Accidental landlords account for 23% of those who rent out residential property, according to research from Foundation Home Loans.
The research, among 1,000 landlords, found that 14% got themselves in this situation via an accidental circumstance such as through marriage, relocation or other circumstance, while 9% inherited their properties.
Another 23% of landlords questioned became a landlord purely for financial reasons, considering it to be an attractive investment, with 21% planning to use earned rental income to fund their retirement plans.
One in five landlords (21%) said they are full time and do not have another job, with the greatest proportion doing so in London. Foundation Home Loans says that demand in London stems mainly from young professionals seeking properties close to where they work.
Six out of 10 (60%) have another full-time job and are landlords in their spare time, while a fifth (19%) have a part-time job but spread their time among their various landlord duties.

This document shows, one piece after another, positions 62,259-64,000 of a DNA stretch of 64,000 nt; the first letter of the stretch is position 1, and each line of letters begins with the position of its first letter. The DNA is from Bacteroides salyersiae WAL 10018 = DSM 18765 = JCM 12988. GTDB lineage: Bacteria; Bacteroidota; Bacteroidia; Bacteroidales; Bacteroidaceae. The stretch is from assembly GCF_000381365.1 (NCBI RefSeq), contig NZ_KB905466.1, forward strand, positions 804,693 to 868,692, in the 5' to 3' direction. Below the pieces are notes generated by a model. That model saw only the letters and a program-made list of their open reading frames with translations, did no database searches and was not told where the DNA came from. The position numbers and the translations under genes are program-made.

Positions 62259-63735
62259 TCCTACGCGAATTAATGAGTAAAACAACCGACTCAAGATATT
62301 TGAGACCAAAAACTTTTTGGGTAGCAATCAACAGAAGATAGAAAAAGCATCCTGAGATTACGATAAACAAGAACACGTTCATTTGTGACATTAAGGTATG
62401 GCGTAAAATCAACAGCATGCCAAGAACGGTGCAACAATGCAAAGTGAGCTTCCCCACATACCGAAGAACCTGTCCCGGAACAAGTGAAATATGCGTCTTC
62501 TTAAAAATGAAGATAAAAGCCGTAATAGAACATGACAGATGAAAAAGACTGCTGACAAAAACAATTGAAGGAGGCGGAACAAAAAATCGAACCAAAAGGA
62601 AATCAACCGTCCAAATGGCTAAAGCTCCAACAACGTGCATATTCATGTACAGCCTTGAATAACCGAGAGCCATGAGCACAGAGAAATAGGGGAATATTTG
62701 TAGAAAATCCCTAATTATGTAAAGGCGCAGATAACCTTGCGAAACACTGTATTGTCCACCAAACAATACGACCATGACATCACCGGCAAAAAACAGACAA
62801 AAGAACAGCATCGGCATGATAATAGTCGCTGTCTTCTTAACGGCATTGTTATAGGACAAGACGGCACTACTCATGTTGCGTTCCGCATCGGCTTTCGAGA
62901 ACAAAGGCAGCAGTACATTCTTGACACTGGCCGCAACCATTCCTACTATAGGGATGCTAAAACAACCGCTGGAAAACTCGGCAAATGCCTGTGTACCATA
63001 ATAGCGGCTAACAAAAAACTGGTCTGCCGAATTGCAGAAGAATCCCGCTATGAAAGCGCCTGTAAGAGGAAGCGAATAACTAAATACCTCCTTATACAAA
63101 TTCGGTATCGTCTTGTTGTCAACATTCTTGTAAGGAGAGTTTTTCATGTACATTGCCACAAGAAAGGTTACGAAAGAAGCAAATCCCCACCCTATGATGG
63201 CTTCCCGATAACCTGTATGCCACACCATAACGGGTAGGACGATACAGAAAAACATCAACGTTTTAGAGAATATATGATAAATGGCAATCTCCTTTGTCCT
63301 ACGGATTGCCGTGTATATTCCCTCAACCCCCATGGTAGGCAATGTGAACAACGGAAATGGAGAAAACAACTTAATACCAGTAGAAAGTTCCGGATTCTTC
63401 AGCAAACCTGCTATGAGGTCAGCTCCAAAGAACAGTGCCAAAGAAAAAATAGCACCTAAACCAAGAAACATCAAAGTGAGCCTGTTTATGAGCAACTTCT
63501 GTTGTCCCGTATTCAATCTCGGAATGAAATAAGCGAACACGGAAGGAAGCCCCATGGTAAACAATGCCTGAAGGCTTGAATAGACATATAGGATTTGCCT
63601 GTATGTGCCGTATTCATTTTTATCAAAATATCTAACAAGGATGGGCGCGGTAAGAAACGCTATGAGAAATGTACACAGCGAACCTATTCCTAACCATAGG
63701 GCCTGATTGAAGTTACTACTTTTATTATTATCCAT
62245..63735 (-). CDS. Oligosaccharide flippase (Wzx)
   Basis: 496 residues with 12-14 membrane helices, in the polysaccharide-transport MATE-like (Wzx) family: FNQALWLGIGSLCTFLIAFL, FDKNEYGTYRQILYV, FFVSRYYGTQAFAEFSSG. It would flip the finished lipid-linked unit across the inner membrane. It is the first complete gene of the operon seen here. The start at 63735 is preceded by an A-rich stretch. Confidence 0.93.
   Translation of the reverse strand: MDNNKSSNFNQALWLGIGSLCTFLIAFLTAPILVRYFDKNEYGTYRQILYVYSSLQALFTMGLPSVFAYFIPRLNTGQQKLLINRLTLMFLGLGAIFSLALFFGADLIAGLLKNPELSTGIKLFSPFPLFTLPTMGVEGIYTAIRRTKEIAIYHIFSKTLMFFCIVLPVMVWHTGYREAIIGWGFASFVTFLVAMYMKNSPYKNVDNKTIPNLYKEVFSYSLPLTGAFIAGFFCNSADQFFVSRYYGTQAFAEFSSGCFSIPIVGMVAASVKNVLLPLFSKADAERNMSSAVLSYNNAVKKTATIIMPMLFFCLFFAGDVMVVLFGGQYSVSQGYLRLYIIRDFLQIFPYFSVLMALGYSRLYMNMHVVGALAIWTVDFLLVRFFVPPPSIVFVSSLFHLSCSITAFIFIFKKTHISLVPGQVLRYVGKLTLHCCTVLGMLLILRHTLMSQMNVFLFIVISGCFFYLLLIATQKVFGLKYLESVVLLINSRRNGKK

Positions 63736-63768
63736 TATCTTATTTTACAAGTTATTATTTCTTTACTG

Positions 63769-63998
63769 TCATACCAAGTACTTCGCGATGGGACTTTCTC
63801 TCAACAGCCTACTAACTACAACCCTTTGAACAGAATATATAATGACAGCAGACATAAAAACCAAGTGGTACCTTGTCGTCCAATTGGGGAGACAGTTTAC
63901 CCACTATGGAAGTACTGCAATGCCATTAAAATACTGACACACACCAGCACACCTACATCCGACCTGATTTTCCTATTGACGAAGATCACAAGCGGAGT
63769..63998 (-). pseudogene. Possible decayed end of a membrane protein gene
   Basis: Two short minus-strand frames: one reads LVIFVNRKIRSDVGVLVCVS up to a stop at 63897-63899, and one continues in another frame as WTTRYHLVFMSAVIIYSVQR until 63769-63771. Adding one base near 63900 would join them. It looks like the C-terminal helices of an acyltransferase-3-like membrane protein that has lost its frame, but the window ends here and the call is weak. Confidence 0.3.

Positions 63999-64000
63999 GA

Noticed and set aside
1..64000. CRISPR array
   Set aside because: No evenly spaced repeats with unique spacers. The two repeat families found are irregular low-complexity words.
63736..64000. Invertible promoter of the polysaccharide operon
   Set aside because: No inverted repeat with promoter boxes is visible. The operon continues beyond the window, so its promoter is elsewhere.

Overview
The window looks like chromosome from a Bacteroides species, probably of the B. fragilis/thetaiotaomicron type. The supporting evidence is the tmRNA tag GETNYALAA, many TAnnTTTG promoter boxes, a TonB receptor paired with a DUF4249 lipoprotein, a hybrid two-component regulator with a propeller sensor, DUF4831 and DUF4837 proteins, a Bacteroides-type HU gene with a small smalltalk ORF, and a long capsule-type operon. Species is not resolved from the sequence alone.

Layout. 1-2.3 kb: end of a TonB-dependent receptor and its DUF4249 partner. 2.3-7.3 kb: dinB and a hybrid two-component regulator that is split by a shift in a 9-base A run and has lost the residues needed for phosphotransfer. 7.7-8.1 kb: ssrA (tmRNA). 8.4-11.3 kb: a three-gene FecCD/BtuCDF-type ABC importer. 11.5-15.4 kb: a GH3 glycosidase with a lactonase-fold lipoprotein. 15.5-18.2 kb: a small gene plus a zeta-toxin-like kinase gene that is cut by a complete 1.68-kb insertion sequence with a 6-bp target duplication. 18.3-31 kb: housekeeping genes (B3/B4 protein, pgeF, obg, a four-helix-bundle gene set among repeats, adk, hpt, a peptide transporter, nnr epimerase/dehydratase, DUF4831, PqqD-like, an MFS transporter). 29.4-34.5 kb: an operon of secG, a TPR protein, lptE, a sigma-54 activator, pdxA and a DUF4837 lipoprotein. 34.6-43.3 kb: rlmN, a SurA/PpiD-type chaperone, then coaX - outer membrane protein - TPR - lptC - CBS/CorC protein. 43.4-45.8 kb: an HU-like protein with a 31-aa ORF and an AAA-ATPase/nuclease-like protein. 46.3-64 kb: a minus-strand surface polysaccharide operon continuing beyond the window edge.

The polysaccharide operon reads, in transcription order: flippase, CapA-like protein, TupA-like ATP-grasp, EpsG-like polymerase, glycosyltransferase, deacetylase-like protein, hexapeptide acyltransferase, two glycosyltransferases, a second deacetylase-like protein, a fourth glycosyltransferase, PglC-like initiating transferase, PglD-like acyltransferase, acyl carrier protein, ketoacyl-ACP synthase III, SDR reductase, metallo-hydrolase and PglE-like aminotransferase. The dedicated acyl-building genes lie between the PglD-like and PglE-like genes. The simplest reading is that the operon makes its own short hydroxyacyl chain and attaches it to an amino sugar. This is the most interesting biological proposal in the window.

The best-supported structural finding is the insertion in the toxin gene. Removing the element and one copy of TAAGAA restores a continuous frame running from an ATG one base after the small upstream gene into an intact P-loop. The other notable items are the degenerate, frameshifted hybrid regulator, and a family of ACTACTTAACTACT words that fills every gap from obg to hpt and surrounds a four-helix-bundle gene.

Regardless of how the circumstance came about, or how much time is spent on day-to-day management, one in seven (17%) said they intended to increase the size of their portfolio in the next 12 months.
Jeff Knight, marketing director at Foundation Home Loans, said: “With so much regulation introduced into the buy-to-let market in the last few years, it could be easy for those who are unplanned landlords to make a swift exit rather than stay and navigate the red tape.
“That said, no matter how they found themselves owning rental property, it’s clear they are interested by the buy-to-let market for a variety of reasons and objectives, financial or otherwise.
“Considering the rental sector forms an increasingly important part of the housing mix, landlords need to be armed with the right advice. Our findings indicate plenty of the ‘accidental landlords’ are looking to expand their portfolios and remain invested in the market, which will ultimately have a positive impact on quality and choice for renters.”
Source: Mortgage Finance Gazette